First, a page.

Implicaton on cloud computing: Corporations should be prepared for parsing and understanding a variety of message types before interacting with an external cloud. Parsing JSON, XML and SOAP, understanding services exposed as WSDLs, extracting and inserting attributes in HTTP headers and managing URL mappings are all critical for enabling cloud-computing within an enterprise. Without a well tested infrastructure deployed for Federated API, adding external API domains, such as a cloud provider, is prone to interoperability issues.
3. Message Hygiene
For the billions of messages of diverse formats that traverse an enterprise in a successful API deployment, determining whether a message made it to its designated target in the correct format and without any tampering or malicious changes is critical — a single lost message may be one too many. Identifying unhygienic messages and quarantining such messages for further analysis is essential in sustaining smooth business operation.
Fortunately, structured data such as JSON, XML and SOAP provide the ability to check for message hygiene through a variety of ways starting with the simplest check: XSD Schema Validation. A schema provides constrains for message data types, structure, and content (through facets). Enforcing schema validation for XML or simple deep-content inspection through regular expression for JSON in a centralized manner ensures that the messages adhere to their advertised structure. Message integrity checks via XML Signatures and verification enforcement provides an additional layer of sophistication for ensuring messages hygiene. Cloud vendors such as Amazon EC2 provide the ability to sign API calls used for provisioning and controlling virtual instance. This signature capability ensures that the messages have not been tampered with.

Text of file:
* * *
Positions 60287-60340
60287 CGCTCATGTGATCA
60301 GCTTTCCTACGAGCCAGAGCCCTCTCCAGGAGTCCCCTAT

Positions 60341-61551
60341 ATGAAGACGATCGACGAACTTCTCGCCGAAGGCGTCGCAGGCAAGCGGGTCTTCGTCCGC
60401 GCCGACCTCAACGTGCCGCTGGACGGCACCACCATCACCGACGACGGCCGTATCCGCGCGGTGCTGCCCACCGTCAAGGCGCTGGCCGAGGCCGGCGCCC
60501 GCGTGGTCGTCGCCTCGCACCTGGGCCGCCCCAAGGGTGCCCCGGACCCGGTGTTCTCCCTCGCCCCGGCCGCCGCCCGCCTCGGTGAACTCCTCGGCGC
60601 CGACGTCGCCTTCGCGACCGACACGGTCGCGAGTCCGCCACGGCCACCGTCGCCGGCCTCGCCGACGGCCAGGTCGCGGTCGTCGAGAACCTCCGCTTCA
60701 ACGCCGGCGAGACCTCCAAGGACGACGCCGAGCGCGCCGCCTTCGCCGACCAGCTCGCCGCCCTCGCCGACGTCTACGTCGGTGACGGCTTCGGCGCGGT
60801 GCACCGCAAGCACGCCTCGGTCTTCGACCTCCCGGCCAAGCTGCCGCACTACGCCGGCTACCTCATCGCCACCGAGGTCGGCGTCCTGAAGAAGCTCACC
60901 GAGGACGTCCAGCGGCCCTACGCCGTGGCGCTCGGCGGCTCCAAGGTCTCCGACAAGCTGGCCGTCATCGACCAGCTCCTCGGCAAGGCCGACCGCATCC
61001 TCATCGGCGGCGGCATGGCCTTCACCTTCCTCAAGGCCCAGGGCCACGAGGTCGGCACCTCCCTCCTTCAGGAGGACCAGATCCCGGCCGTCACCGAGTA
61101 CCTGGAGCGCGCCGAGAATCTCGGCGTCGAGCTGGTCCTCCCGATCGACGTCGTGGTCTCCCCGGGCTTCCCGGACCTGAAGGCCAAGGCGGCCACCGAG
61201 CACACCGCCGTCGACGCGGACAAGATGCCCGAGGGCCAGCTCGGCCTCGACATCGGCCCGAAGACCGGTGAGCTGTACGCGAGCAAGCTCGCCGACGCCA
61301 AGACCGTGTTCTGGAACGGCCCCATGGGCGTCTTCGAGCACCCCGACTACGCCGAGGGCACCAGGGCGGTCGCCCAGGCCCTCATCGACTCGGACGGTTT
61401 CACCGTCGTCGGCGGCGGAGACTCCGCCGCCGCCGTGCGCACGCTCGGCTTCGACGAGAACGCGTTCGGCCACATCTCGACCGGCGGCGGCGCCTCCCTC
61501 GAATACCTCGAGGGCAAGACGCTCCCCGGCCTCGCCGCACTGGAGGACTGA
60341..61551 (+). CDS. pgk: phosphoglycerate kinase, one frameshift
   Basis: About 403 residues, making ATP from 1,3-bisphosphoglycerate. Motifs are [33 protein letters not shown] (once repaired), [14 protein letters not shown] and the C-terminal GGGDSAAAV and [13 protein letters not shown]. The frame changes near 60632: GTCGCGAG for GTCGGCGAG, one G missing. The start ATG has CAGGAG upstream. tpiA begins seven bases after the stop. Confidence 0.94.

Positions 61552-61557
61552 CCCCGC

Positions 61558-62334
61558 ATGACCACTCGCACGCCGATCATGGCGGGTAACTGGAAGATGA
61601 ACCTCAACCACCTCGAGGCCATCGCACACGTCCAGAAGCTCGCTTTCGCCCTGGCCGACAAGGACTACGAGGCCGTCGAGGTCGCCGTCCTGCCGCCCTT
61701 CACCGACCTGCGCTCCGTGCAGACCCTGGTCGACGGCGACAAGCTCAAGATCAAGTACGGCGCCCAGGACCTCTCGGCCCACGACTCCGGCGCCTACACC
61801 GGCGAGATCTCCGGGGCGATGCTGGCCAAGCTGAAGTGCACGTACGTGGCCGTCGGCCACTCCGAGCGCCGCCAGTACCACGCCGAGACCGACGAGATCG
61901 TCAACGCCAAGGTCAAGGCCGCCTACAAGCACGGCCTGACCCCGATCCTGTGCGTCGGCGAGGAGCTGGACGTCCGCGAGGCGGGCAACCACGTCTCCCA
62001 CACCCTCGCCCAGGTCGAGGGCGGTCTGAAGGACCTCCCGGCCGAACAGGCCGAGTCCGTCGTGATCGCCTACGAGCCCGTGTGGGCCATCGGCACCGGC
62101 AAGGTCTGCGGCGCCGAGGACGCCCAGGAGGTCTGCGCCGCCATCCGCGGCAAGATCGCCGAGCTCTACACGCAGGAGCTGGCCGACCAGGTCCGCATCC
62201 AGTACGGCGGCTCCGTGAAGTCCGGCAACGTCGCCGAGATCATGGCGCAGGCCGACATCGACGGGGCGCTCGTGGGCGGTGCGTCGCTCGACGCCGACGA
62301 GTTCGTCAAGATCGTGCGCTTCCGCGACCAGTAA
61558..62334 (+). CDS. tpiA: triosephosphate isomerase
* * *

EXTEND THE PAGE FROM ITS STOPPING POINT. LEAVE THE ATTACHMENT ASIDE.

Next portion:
Implication on cloud computing: Message formats are advertised via RESTful API documentation (WADL lacks adoption) or via WSDLs for most SaaS providers. Consider a classic use-case where an enterprise uses SugarCRM, the leading provider of open source customer relationship management (CRM) software, deployed in the cloud as an off-premise SaaS model. The deployment of SugarCRM is available off-premise and the subscribing corporation can readily integrate, for example, their internally hosted order capture and fullfillment systems using a SugarCRM generated WSDL. Similar integration can take place using REST calls to cloud infrastructure providers such as Rackspace. All request and responses need to be checked for proper structure through schema validation or signature checks. Simple API version changes from a provider can have a dramatic effect on a corporation’s IT processes that heavily depend on cloud-based systems. Checking for message hygiene can pinpoint such issues and can serve as fundamental aspect of run-time API governance extended to cloud computing.
Cloud computing will not be properly adopted by large corporations that haven’t yet figured out a Federated API strategy. Without Federated APIs, domains are relegated to isolated silos. How can an enterprise be expected to outsource aspects of its core infrastructure without having the fundamentals requirements for Federated API: Federated Identity Management, Interoperability, and Message Hygiene addressed across the enterprise. Building Federated APIs is the pre-requiste for a successful, enterprise-class cloud strategy. Building a strong infrastructure for Federated API requires run-time API enforcement, monitoring and security through API Gateways, portal and service Authentication and Authorization decisions via Identity Management and sound API testing across diverse message types, identity tokens and API security standards.